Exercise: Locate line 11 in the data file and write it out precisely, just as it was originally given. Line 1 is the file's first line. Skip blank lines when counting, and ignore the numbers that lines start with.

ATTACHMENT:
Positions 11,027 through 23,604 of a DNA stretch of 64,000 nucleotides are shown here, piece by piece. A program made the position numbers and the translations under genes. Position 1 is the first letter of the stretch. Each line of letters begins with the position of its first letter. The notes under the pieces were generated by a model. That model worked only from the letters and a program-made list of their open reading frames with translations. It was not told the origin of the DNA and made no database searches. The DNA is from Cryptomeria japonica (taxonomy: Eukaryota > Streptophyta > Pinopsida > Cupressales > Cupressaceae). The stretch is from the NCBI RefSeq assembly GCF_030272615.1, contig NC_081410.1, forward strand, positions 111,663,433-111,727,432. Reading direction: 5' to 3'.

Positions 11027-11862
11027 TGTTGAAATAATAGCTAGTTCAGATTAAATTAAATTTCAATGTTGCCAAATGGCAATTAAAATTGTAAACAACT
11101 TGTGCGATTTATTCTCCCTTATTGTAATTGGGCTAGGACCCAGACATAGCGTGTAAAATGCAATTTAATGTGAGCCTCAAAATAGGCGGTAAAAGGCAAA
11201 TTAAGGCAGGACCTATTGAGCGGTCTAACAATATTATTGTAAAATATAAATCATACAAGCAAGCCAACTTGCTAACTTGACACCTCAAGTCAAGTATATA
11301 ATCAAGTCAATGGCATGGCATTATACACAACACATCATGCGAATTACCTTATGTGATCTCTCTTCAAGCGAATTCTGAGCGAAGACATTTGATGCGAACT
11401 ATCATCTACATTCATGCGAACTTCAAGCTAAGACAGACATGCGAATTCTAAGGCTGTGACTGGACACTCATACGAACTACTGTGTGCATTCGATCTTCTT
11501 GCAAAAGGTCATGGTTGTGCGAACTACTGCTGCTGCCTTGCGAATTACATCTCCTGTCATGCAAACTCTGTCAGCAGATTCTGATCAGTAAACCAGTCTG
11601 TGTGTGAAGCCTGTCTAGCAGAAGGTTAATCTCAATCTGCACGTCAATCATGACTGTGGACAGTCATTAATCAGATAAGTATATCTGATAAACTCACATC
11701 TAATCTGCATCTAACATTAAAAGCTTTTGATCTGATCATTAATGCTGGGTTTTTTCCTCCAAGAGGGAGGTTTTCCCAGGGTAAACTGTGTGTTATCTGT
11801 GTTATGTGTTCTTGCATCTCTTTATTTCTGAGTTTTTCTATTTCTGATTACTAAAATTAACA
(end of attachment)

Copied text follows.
11801 GTTATGTGTTCTTGCATCTCTTTATTTCTGAGTTTTTCTATTTCTGATTACTAAAATTAACA